Monday, April 30, 2012

Personal vs. Professional

Once established as a writing (or insert any other type of profession) personality, that personality must be treated as a product, a separate entity, or as its own company.  A clear line must be established between the personal and the professional to ensure success.

Why?  Since I’m currently a writer, I will use this profession as the example to express this point.  However, I will draw on my years of experience as an entrepreneur and business profession to help illustrate the topic.  Perhaps it is from having this experience that has helped me better understand the importance of the matter.

When you become a writing personality, either through writing books, blogs, reviews, etc.; your name (or pen name) become a product - one with an audience, a customer or a follower.  For authors, this audience is readers and fans of their novels.  For bloggers, it is their followers.  For a feature writer of a magazine or newspaper, it is the customer, the subscriber and the general community.  These become the audience.  The writer’s words become the product, not the writer themselves, even if what they write are personal opinions or stem from their personal education, understanding or skill.  Just as in a corporate world, the employees’ personal knowledge, skill, understanding, integrity and educational degree play an important role in the decision-making process while on the job, and the company they work for hired them because of those traits.  However, the employee is still an employee, and the employee represents and works for the company – regardless of their personal thoughts, beliefs and ideals. 

I’ve watched many writers alienate a portion, if not a majority, of their audience because they do not separate their personal identity from their professional one.   The same thing goes for anyone in the entertainment and artistic community.   Ever quit watching a certain television show because one of the actors on that show were being overly political, religious or outspoken on a topic or issue that you perhaps disagreed?  I have, like many, many others.  I’ve seen careers destroyed because of personal opinions.  I’m not saying you can’t have a personal opinion.  On the contrary – I ‘personally’ encourage everyone to have and form their own opinions about everything.  However, there is a time, place and platform in which to express those opinions, especially those that deal with touchy subjects like religion and politics.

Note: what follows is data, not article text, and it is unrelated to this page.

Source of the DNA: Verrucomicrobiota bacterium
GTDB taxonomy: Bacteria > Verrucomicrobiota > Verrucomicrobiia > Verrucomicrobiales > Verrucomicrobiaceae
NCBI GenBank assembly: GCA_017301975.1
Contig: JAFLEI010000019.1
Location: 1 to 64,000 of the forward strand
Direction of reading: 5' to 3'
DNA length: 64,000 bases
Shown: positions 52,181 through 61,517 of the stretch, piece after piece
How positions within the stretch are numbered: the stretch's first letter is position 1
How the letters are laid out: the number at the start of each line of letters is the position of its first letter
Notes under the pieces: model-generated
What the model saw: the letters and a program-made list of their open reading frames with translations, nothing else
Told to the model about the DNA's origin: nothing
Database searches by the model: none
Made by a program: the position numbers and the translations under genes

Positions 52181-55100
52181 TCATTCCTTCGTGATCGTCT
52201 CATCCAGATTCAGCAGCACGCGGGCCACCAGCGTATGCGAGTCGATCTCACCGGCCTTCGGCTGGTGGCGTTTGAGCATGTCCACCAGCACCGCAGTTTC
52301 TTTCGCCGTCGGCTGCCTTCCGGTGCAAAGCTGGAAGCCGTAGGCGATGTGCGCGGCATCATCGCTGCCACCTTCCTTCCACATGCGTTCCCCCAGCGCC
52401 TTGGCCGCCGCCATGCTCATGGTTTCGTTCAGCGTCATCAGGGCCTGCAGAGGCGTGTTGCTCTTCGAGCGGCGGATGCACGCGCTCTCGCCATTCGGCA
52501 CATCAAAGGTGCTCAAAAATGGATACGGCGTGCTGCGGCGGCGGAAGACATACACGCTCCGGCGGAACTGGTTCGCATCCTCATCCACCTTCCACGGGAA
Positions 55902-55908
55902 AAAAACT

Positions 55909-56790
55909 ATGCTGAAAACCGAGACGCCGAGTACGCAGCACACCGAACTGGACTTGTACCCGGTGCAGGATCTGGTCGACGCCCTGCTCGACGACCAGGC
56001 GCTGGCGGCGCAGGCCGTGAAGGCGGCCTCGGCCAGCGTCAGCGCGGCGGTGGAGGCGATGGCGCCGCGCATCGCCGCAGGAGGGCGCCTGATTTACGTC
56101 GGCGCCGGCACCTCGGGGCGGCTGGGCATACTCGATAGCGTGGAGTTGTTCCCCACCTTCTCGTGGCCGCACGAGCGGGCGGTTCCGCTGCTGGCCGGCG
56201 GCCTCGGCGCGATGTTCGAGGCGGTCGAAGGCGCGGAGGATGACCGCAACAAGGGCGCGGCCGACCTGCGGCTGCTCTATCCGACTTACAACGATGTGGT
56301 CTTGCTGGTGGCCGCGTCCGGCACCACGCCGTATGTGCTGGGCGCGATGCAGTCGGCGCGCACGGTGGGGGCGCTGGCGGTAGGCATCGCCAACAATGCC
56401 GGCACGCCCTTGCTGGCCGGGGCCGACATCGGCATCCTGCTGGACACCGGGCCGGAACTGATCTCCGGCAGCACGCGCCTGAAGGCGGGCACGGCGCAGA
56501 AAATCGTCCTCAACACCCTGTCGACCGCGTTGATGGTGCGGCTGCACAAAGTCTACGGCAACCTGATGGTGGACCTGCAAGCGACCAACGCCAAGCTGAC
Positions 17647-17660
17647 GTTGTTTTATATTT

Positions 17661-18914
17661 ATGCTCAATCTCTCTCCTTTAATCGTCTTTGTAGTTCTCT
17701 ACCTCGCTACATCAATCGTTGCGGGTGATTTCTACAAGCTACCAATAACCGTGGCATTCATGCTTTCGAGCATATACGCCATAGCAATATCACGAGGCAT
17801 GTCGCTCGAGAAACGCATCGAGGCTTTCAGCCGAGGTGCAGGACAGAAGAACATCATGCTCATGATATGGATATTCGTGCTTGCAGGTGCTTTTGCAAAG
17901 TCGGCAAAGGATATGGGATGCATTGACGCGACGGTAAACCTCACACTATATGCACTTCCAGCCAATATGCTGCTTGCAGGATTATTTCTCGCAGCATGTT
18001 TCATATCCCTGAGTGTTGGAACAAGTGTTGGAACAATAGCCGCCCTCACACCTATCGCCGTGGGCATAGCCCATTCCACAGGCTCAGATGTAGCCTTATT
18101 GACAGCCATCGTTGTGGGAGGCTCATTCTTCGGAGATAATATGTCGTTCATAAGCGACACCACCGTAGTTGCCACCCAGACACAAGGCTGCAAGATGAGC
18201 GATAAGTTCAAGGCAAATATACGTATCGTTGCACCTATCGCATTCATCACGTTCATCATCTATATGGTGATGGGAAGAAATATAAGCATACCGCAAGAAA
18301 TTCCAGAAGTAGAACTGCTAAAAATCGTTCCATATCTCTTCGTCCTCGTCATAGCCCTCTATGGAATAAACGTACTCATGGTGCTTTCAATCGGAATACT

In a perfect world, EVERYONE would be fair-minded, weigh and give considerable thought to every ideal, and would withhold judgment and prejudice until all the facts have been clearly and fairly examined. We DO NOT live in a perfect world.  So, we must use discretion, wisdom and patience in deciding when to speak or when to remain silent.  If you are a public personality, such as a writer, then it is advisable that if you feel strongly in areas of politics and/or religion, use a pseudonym for your work, and keep it separate from your personal life.  It would be a shame if your hard work and talent becomes hindered because your personal opinion alienates, separates and offends a portion of your target audience.  As a reader, I don’t care what your politics are when I’m reading your book, your article, your review or your feature.  I’m interested in your work.  However, if your personal opinions and political diatribes overwhelm and consume your personal presence, I won’t be able to ignore those ideologies as I try to read your work.  I’m human.  I’m subject to prejudice and judgment.  I simply will stop reading your work.  There are too many other writers out there where I won’t have to fight through such issues.   If you want to be overly political or religious, then write for that particular audience.  That way, those who WANT to hear your opinions, will, and you won’t lose huge portions of your audience. 

I have, at times, let my personal opinion escape at the wrong time, in the wrong place and on the wrong platform.  I’m learning.  That’s the whole point of this blog – to share those idioms of wisdom.  I have opinions, strong ones, in fact.  But those opinions are for me, my family, my friends and my personal life.  I don’t want to alienate my readers by overly expressing them in the wrong format (such as my website, Facebook (under my pseudonym), blog or at public appearances).  Again, don’t misunderstand me.  I am who I am, and I don’t change who I am no matter where I am, or what platform I stand.  Who I am today, at this moment writing this blog post, is genuine to who I am should we be standing face to face.  I have no problem sharing my thoughts and opinions (I’m a writer – duh), I’m just learning when it’s appropriate. 

If you’re overly opinionated, and don’t care about the consequences of expressing those opinions regardless of the audience, then by all means - proceed.  However, don’t be surprised when you face difficulty gaining or maintaining a general audience.  You’ve shot yourself in the foot.  You may have an audience, but it’s a specific and targeted audience, often filled with the same ideals and thoughts.  Ever heard of preaching to the choir?

Till next time,
~T.L. Gray

No comments:

Post a Comment